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I understand what a mixer does, and when I see it in a block diagram it's obvious what purpose it serves and how it fits in the overall design of the radio.

However, when I look at the schematics and see how it's created, I don't understand how it works.

For the purposes of this question, I'm referring to only a switching mixer:

Schematic representation of a switching mixer.  RF is brought to a switch which can choose the RF directly, or the RF inverted (180 degrees out of phase), where the LO controls the switch.

How does switching between the RF and the inverted RF at the LO frequency accomplish $RF \cdot LO$?

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up vote 5 down vote accepted

Switching to the inverted signal is equivalent to multiplying by -1. While in an ideal mixer, the RF input can be multiplied by a sinusoidal LO, the switching mixer multiplies by a square LO.

It still works as any mixer would. That is, for each frequency component in the first input $f_1$, and each frequency component in the second input $f_2$, it produces at the output frequency components $f_1 + f_2$ and $f_1 - f_2$.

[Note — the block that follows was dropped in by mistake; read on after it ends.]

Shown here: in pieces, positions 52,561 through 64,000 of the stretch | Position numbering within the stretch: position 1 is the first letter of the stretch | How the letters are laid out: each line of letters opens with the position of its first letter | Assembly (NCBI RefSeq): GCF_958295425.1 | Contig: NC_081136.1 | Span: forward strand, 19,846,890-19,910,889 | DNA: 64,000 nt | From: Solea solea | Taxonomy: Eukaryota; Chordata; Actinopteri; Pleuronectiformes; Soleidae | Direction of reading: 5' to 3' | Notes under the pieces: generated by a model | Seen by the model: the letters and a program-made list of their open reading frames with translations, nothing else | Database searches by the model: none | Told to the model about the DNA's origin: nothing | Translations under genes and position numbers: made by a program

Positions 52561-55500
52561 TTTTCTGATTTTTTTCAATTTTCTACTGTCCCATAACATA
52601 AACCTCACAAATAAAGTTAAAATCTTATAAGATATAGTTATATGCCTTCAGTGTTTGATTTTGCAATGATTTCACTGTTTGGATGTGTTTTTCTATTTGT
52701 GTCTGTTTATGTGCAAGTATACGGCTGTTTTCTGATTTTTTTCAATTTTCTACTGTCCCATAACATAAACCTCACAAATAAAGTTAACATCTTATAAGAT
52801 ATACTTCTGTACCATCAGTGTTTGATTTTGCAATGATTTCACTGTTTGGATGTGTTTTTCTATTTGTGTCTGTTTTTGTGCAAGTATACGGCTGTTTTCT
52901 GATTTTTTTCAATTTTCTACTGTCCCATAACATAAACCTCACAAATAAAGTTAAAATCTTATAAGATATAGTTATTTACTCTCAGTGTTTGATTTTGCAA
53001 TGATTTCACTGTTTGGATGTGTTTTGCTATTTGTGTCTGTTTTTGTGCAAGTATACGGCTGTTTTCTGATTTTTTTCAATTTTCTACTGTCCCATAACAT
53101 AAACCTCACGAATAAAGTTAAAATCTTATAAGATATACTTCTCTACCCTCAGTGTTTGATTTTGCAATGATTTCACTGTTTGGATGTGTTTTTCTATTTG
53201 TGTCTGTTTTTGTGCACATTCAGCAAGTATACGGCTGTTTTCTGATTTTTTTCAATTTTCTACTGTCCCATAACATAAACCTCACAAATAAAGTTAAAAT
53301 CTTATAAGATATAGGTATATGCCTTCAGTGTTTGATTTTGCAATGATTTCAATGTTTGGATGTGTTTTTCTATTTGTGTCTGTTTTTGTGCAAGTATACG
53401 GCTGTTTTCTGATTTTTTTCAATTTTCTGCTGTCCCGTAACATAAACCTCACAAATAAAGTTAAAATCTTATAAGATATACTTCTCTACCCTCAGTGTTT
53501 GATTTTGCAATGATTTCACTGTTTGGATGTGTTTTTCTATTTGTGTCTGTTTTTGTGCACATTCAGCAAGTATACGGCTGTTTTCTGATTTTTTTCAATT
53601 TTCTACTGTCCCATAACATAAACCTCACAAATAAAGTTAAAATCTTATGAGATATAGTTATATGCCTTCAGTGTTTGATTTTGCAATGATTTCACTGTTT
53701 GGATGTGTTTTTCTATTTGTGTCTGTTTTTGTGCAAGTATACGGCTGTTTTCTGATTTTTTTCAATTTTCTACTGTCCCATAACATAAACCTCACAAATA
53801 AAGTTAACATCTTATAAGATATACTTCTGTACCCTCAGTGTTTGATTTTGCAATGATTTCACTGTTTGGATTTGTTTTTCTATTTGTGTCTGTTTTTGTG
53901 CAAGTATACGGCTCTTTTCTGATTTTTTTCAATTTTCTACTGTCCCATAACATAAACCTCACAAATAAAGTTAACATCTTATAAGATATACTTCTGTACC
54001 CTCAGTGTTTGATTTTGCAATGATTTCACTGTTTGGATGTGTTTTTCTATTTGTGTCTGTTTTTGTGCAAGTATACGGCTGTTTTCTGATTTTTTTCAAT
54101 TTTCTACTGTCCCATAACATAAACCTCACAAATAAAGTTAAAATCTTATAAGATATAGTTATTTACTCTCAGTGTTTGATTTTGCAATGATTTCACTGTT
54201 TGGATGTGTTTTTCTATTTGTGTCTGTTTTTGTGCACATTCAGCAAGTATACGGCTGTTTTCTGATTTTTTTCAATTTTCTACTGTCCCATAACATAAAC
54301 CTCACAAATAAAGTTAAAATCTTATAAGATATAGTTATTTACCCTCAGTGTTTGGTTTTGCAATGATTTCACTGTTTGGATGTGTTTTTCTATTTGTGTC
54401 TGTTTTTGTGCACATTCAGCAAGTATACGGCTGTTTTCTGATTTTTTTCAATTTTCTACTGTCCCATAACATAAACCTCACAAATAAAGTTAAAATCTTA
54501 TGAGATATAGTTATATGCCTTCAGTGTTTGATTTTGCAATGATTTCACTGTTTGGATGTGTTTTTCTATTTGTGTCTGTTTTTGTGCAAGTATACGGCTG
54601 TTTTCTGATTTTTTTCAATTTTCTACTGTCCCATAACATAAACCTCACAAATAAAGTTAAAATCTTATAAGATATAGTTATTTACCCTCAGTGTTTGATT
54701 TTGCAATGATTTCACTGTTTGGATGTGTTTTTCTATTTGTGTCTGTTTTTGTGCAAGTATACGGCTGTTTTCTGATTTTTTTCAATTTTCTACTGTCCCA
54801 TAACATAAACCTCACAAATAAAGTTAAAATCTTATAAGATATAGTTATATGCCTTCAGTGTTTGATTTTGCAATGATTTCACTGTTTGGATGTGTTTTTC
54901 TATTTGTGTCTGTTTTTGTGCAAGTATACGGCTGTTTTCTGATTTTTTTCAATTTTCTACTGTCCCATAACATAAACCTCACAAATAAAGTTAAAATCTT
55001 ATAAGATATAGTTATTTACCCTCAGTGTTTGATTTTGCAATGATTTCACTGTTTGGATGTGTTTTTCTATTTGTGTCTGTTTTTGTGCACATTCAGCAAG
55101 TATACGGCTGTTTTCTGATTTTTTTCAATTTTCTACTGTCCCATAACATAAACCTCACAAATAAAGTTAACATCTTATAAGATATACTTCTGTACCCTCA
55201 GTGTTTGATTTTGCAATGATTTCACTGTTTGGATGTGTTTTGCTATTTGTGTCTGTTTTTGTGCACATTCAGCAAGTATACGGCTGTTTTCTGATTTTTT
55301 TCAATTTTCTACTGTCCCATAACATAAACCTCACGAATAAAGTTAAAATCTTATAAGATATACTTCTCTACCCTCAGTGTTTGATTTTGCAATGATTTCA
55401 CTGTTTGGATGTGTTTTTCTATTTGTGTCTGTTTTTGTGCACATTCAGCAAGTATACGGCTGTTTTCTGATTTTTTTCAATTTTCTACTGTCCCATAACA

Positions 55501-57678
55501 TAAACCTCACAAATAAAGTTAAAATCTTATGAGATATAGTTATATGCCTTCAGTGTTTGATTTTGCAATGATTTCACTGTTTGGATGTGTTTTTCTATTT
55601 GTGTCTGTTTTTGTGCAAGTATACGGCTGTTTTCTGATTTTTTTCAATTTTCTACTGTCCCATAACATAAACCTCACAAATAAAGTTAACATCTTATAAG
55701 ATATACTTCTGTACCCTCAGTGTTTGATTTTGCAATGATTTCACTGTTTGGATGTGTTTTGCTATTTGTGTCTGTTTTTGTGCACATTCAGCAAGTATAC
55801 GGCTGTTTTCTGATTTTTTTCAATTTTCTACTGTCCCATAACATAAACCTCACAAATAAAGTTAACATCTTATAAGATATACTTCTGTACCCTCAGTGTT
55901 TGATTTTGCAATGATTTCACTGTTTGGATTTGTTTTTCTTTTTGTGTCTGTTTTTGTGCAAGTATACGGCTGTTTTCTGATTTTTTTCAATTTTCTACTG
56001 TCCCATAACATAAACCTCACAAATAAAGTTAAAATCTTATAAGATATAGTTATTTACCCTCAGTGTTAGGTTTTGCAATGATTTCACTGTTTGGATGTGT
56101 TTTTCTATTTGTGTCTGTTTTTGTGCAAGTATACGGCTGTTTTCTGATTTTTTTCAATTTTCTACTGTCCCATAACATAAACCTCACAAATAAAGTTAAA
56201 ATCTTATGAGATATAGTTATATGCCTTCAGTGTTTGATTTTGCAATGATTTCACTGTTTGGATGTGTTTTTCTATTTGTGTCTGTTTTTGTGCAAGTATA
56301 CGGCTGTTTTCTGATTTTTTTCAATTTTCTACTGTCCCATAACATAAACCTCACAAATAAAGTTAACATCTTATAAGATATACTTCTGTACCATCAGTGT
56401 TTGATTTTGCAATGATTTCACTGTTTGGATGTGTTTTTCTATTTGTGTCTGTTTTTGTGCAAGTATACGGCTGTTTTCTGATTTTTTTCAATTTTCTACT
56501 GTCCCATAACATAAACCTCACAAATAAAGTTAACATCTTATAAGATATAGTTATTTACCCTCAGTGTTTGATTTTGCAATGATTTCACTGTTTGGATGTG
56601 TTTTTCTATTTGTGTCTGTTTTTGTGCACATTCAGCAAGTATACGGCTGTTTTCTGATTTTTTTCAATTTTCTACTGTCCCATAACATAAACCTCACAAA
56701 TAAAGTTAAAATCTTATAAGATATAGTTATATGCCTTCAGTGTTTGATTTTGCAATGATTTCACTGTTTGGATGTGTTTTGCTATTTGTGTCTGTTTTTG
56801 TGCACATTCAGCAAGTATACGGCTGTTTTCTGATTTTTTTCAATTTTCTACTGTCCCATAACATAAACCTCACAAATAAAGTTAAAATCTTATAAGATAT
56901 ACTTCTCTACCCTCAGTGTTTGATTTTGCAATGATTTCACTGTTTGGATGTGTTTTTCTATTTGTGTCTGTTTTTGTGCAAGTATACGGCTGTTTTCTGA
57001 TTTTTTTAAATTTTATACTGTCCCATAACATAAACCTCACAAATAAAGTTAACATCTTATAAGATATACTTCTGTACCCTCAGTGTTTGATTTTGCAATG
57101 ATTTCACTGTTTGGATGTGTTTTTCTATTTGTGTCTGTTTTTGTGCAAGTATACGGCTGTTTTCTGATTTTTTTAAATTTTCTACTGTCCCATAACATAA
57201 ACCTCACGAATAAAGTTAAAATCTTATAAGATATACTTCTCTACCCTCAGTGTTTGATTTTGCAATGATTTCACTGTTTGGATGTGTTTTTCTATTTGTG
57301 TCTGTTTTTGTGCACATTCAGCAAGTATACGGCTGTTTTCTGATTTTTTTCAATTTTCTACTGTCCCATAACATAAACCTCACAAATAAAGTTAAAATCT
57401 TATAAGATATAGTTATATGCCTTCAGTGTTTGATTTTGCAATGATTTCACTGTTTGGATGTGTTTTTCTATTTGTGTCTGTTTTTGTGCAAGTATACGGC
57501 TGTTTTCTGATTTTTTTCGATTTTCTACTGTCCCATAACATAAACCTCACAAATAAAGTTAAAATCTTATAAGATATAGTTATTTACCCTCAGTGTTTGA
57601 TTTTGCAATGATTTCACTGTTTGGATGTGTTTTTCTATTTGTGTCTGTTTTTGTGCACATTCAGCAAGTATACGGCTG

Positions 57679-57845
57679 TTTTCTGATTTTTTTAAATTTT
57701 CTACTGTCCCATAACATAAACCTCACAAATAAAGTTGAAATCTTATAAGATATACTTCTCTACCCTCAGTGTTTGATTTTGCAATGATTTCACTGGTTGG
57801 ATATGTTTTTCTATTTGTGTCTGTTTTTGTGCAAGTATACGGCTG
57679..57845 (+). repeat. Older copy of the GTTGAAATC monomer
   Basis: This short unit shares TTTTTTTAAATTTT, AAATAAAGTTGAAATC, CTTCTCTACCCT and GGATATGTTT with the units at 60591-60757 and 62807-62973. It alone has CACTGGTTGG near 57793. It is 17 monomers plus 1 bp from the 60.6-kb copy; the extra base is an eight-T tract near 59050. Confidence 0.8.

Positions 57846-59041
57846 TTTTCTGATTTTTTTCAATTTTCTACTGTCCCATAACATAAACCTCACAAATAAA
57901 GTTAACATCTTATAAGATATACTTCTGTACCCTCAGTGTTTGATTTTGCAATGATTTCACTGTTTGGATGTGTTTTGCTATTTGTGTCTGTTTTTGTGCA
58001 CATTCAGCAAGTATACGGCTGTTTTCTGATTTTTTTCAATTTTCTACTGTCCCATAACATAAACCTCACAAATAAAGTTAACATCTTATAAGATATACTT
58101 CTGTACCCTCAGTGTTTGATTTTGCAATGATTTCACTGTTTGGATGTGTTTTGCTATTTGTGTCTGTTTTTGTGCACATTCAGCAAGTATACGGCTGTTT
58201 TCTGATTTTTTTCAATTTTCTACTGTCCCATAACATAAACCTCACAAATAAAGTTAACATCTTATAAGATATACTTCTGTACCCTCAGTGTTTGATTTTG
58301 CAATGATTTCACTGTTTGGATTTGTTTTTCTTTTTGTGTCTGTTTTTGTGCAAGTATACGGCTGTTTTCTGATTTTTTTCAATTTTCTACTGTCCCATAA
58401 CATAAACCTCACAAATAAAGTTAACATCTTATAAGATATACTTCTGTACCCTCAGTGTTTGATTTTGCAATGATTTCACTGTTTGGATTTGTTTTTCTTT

However, because the LO input must be a square wave (if it's not, the gain of the switching mixer's LO input will make it so), the frequency components of that input are the LO frequency, plus all its odd harmonics. These must be removed with filtering somewhere up or down the line to avoid undesired mixing products. The advantage is that frequently it's easier to make a good switching mixer with a good filter than it is to make an ideal mixer that produces exactly $RF\cdot LO$ for arbitrary inputs.

Here's a related question on Electrical Engineering.SE: Can I input a square wave LO into a mixer?

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